Six people of various genders and ethnicities stand in a line, mimicking the actions of working in construction. They wear work clothes and bandannas.
From left: Joseph Morco, Lucrecia Ortiz, Nida Baig, Abraham Roman, Mulay Ku, Ruben Marin in Homecoming at Albany Park Theater Project Credit: Justin Barbin

There’s a scene near the end of Albany Park Theater Project’s Homecoming (the company’s first live show since the pandemic began) where the cast sings “With a Little Help From My Friends.” That’s about where I wished I, like the audience members seated across from me, had remembered to bring tissues.

Sure, music is designed to hit us in the emotional solar plexus. And sure, seeing a multiethnic group of young performers come back from an enforced hiatus with such grace and soul was bound to make me feel soppy. But this show, featuring a quartet of “greatest hits” from past APTP ensemble-devised shows (2003’s Aquí Estoy, 2010’s Feast, 2012’s Home/Land, and 2000’s Motives for Not Drowning) works at multiple levels as it explores universal human connections between heart and head, past and future, dreams and the daily grind. 

Through 7/23: Wed-Thu 7:30 PM, Fri 8 PM, Sat 3:30 and 8 PM, Eugene Field Park, 5100 N. Ridgeway,, choose your price ($35 suggested); many performances sold out, but a waiting list is available.

Directed by Miguel Angel Rodriguez, Devika Ranjan, Maggie Popadiak, and APTP cofounder David Feiner, with 21 actors playing multiple roles as well as singing and playing instruments, the show explores the experiences of jornaleros in the neighborhood seeking day work in construction; the thrill of shopping at Aldi after the LINK card arrives; the danger of traveling from Honduras through Mexico to the U.S.; and the importance of dedicated teachers in helping us find our voices and determination. All the stories were collected from the community by past ensemble members.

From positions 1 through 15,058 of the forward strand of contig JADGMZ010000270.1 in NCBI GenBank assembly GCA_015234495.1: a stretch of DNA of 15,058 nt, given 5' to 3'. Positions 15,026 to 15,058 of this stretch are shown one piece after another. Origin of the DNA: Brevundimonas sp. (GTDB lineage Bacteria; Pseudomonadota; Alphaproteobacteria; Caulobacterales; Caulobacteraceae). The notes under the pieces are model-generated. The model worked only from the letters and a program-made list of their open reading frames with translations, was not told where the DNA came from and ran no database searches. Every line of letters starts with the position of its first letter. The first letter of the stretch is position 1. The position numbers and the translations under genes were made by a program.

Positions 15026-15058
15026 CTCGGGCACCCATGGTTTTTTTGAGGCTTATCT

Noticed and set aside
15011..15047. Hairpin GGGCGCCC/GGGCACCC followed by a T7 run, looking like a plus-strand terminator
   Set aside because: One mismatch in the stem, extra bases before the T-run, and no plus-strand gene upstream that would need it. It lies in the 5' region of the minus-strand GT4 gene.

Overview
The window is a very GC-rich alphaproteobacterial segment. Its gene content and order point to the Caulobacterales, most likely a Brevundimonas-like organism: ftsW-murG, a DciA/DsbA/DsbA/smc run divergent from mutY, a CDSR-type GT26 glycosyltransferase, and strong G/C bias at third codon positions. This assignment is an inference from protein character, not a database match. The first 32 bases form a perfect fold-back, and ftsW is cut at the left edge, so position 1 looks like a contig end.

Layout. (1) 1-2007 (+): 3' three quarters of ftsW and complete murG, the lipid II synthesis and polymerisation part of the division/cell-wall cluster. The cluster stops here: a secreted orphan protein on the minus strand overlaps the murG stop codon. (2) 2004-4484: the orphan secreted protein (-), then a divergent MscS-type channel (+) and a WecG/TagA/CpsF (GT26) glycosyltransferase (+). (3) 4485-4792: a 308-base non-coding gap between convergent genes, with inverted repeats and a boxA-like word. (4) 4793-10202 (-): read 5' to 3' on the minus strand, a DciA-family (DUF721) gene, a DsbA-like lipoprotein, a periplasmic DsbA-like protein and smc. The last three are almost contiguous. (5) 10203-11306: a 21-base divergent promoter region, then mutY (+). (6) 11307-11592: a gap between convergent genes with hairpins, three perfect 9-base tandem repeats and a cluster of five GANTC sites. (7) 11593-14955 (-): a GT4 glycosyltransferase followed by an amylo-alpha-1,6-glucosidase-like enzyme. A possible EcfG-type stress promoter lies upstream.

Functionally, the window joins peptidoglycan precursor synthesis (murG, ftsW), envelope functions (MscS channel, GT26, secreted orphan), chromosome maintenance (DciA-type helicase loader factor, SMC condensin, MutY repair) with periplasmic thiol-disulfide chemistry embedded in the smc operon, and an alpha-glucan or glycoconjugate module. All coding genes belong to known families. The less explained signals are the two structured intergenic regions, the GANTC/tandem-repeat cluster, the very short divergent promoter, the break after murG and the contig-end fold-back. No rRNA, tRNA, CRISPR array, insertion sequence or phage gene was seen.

There is a sad irony threaded through the experiences of immigrants who risk everything riding atop “La Bestia,” or “El Tren de la Muerte” (the dangerous freight train running from Central America through Mexico) for their families, only to find themselves drifting away from those families in “el Norte.” In “Luca Rivera vs. the United States of America,” a young boxer (Ari Salgado) fights many opponents within and without his family: his father’s homophobia that results in him losing his home; the loss of his beloved mother from cancer, probably caused by her work in a dangerous plastics factory; the United States government that refuses to protect him and others who came to the U.S. as children from deportation. By joining the DREAMers in protest, he realizes that he is “undocumented and unafraid,” and he also tells us, “I am here to keep my mother from disappearing.”

The earliest piece excerpted here, “Mr. Edwards” from Motives for Not Drowning, is a tribute to the late James Edwards, a music teacher at Albany Park’s Haugan Elementary School and conductor of the acclaimed Chicago Public Schools All-City Elementary Youth Chorus, who died in 1996 (long before this current ensemble was born) at age 45 from leukemia. There’s an undeniable echo of Mr. Holland’s Opus, To Sir, with Love, and many other stories of tough-but-caring teachers who opened students to possibilities they hadn’t imagined for themselves yet. But as with everything else in this 80-minute collage celebrating everyday lives, “Mr. Edwards” is so rooted in specific details, so adept at unwinding the vulnerabilities of both youth and adults, that we feel as if we knew him. 

The pandemic shutdown was cataclysmic for students and artists. It’s so nice to be able to celebrate a Homecoming of hope and joy and resistance with APTP.